Monday, May 12, 2014

Considering Kinsey

Reading the Kinsey Reports can be a chore at times - as they are sociological texts with in-depth statistical analyses. But I would argue that they are, nevertheless, the most interesting text books I've ever read (and ones, it is worth noting, that I am reading fully voluntarily). But just as fascinating as the revelations Kinsey's statistics uncover (and probably more interesting to read), are the almost philosophical treatments he gives the subjects he encounters in his analyses of the statistics, often related to the conflicts that arise due to the vast differences between people's actual sexual behaviors, and the social, moral, and legal codes people are expected to follow.

On a related note, I find reading Kinsey to be uniquely refreshing because he takes a truly scientifically neutral - even anthropological - approach to human sexuality, free from the typical moral biases that most people take for granted when discussing sex (even most scientists, to the tragic detriment of mankind's factual knowledge about sex). I imagine, however, that that's also the reason that people who are threatened by Kinsey's findings (and his application of the scientific method to the traditionally "moral" realm of human sexual behavior) are so hostile toward his contribution to our knowledge of human sexuality. Moralism is frequently an obstacle to the truth, and in return, uncovering the truth often threatens traditional morals.

Really, I wish I could quote a whole bunch of passages at length from the Kinsey Reports, because they are insightful and well written and deserve to be read, and I fear that they may be lost among all the (what most people would call) boring statistics; in addition to the fact that the age of the reports - are they even still in print anymore? - may prevent some people from giving them proper consideration, despite how surprisingly relevant much of it still is today. Some of the details may have changed in the last half century or more - thanks to feminism, the sexual revolution, and increasing acceptance of homosexuality. But a lot of the issues as regards social expectations, moral treatments of sex, and the legal code are still applicable, certainly at least in a general sense.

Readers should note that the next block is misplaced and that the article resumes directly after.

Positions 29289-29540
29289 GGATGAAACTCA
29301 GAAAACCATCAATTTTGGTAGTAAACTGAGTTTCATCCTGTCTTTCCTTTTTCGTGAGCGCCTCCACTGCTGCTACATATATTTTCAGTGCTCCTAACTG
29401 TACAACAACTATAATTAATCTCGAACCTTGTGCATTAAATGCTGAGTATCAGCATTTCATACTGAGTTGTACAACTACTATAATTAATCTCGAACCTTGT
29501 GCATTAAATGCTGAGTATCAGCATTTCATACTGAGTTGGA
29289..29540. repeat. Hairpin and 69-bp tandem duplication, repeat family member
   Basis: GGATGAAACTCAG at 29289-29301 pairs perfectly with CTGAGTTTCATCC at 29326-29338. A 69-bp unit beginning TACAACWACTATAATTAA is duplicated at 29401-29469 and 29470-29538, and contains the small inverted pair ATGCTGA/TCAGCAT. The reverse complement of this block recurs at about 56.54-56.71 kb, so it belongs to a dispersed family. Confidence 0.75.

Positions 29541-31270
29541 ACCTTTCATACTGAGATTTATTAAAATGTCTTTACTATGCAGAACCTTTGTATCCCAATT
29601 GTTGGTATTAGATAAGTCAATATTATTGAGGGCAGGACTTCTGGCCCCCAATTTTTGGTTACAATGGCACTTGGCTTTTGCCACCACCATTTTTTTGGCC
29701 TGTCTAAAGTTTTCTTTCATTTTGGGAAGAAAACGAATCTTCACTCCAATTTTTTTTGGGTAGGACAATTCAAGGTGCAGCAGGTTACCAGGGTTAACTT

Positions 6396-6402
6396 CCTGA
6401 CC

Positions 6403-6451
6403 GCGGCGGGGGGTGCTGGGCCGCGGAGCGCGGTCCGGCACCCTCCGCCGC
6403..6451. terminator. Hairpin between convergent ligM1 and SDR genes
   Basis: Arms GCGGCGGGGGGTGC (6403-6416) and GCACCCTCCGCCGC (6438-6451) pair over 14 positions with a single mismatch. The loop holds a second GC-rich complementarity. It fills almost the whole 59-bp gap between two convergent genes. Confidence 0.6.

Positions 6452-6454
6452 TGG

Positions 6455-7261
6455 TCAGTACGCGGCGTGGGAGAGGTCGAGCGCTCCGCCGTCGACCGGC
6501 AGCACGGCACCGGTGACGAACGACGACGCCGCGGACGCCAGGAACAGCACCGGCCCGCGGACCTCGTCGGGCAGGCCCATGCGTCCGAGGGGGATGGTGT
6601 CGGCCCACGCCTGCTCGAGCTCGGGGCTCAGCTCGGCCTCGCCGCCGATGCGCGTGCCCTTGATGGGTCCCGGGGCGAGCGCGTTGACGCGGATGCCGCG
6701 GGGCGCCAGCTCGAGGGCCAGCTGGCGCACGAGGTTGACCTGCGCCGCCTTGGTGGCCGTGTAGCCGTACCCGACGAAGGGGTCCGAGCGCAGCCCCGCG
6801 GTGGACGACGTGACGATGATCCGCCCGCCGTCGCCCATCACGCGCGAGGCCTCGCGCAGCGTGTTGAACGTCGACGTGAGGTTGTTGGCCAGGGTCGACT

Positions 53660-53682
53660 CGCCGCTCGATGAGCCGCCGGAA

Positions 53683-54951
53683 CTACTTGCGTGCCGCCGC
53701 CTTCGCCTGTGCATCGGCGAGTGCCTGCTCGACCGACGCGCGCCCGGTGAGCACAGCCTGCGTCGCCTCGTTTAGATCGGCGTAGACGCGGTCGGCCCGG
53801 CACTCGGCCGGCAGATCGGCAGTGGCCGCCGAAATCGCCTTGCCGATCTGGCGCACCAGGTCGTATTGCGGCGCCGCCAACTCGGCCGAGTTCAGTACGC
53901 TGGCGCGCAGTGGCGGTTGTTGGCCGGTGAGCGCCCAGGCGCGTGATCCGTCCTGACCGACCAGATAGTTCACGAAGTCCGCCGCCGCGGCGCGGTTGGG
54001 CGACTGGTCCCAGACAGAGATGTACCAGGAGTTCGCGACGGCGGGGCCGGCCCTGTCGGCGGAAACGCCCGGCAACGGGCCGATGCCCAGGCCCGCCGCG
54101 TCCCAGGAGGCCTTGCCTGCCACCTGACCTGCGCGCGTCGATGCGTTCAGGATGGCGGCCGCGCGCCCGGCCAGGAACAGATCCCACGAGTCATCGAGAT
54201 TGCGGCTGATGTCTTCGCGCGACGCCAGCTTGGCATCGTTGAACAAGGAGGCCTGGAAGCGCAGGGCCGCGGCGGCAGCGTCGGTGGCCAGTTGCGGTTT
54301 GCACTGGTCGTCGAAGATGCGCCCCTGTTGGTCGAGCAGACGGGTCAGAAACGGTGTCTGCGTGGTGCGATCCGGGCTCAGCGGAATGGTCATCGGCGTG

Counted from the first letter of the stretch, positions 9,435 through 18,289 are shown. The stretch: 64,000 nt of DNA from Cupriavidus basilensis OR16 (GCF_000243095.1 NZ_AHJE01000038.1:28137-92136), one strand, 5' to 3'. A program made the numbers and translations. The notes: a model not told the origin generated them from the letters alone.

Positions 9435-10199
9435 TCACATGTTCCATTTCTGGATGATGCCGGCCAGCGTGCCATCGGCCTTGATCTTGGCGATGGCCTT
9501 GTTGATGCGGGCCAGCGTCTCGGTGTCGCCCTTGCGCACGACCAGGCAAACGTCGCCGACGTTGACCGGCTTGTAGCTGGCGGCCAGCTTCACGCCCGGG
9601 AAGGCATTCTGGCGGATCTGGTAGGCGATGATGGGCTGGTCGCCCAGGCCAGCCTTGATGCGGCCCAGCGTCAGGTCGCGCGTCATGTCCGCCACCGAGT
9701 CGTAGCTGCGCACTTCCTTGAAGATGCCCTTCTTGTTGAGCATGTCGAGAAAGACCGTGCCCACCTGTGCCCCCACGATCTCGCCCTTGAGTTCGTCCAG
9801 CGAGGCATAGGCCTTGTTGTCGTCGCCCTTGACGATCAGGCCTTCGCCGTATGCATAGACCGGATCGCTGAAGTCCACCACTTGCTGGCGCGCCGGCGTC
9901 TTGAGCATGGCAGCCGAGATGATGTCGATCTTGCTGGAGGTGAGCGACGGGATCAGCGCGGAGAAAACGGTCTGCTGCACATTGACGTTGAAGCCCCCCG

Take, for instance, the following example. Though laws (and social restrictions) today are thankfully more permissive of non-procreative, extra-marital sexual behaviors, you can still find examples of the out-of-date and ultra-conservative sexual morals that have influenced some of the social and legal codes of today we have yet to abolish. At one point in his volume on the male (specifically at the beginning of the chapter on Marital Status and Sexual Outlet), as a kind of thought experiment, Kinsey discusses legal restrictions (at the time) against masturbation, due to the classical ascetic approach to sex (instead of the more fun hedonistic approach) inspiring modern sex codes. Note that laws criminalizing masturbation do so on entirely moral grounds.

Now imagine an educator who does not hold the same moral view of masturbation (and who is entitled thusly, as protected by the U.S. Constitution), and who, studying the science, comes to the conclusion that masturbation is healthy, and subsequently decides to start teaching people to masturbate. Well, because the law restricts speech that could be considered an incitement to commit a crime (in this case, masturbation), then the educator is committing a crime and can be prosecuted. This is a perfect example of how science can be impeded, and telling the truth can become a crime, when laws are written based on moral beliefs. Time has, thankfully, eroded opposition to the idea of masturbation being a potentially healthy sexual outlet, but are there not other cases, even within the realm of human sexuality (a subject that is rife with moralism) where the law reflects moral views that may run contrary to the natural facts?

If you are doubtful, try thinking about encouraging children, specifically (which in modern legal jargon includes adolescents), to masturbate, and see where that leads you (probably to a charge of contributing to the delinquency of minors). Among other things, Kinsey's data suggests that males reach their peak sexual potential just before the onset of adolescence. He also found that girls who have reached orgasm at least once through pre-marital contacts are much better at making sexual adjustments later in marriage. Try preaching that opposite your school's next church-sponsored "abstinence is rad" lecture. It's obvious that the pursuit of sexual pleasure is a pervasive aspect of human life, and - for many - driven by a powerful, biological impetus that even strict moral codes and social prohibitions can only do so much to quell. What's not obvious, to me, is why so many people push so hard against that fact, and insist on viewing sexuality with so much suspicion, disdain...and moral revulsion.

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